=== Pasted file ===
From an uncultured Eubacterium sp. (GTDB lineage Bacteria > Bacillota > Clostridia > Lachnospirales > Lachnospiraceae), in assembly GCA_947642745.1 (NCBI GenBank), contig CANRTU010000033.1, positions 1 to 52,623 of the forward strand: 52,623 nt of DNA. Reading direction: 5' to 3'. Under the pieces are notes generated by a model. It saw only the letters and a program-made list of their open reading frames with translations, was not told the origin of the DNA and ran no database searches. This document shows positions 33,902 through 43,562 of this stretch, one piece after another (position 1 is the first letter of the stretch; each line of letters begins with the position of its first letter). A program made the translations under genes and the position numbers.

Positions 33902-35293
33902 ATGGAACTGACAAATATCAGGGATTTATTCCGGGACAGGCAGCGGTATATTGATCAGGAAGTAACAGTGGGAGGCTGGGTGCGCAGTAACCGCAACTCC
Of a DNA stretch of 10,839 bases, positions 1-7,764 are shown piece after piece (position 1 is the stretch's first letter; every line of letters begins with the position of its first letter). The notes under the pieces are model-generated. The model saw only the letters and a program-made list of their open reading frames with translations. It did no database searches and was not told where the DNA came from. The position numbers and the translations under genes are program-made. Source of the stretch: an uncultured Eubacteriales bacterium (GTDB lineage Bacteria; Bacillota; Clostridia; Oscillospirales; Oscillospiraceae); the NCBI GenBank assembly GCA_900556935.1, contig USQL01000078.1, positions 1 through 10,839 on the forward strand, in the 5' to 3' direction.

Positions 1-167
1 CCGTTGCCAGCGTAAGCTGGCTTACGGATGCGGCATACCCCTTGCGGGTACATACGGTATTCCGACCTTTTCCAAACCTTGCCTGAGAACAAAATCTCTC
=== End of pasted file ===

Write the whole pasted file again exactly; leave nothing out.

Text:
From an uncultured Eubacterium sp. (GTDB lineage Bacteria > Bacillota > Clostridia > Lachnospirales > Lachnospiraceae), in assembly GCA_947642745.1 (NCBI GenBank), contig CANRTU010000033.1, positions 1 to 52,623 of the forward strand: 52,623 nt of DNA. Reading direction: 5' to 3'. Under the pieces are notes generated by a model. It saw only the letters and a program-made list of their open reading frames with translations, was not told the origin of the DNA and ran no database searches. This document shows positions 33,902 through 43,562 of this stretch, one piece after another (position 1 is the first letter of the stretch; each line of letters begins with the position of its first letter). A program made the translations under genes and the position numbers.

Positions 33902-35293
33902 ATGGAACTGACAAATATCAGGGATTTATTCCGGGACAGGCAGCGGTATATTGATCAGGAAGTAACAGTGGGAGGCTGGGTGCGCAGTAACCGCAACTCC
Of a DNA stretch of 10,839 bases, positions 1-7,764 are shown piece after piece (position 1 is the stretch's first letter; every line of letters begins with the position of its first letter). The notes under the pieces are model-generated. The model saw only the letters and a program-made list of their open reading frames with translations. It did no database searches and was not told where the DNA came from. The position numbers and the translations under genes are program-made. Source of the stretch: an uncultured Eubacteriales bacterium (GTDB lineage Bacteria; Bacillota; Clostridia; Oscillospirales; Oscillospiraceae); the NCBI GenBank assembly GCA_900556935.1, contig USQL01000078.1, positions 1 through 10,839 on the forward strand, in the 5' to 3' direction.

Positions 1-167
1 CCGTTGCCAGCGTAAGCTGGCTTACGGATGCGGCATACCCCTTGCGGGTACATACGGTATTCCGACCTTTTCCAAACCTTGCCTGAGAACAAAATCTCTC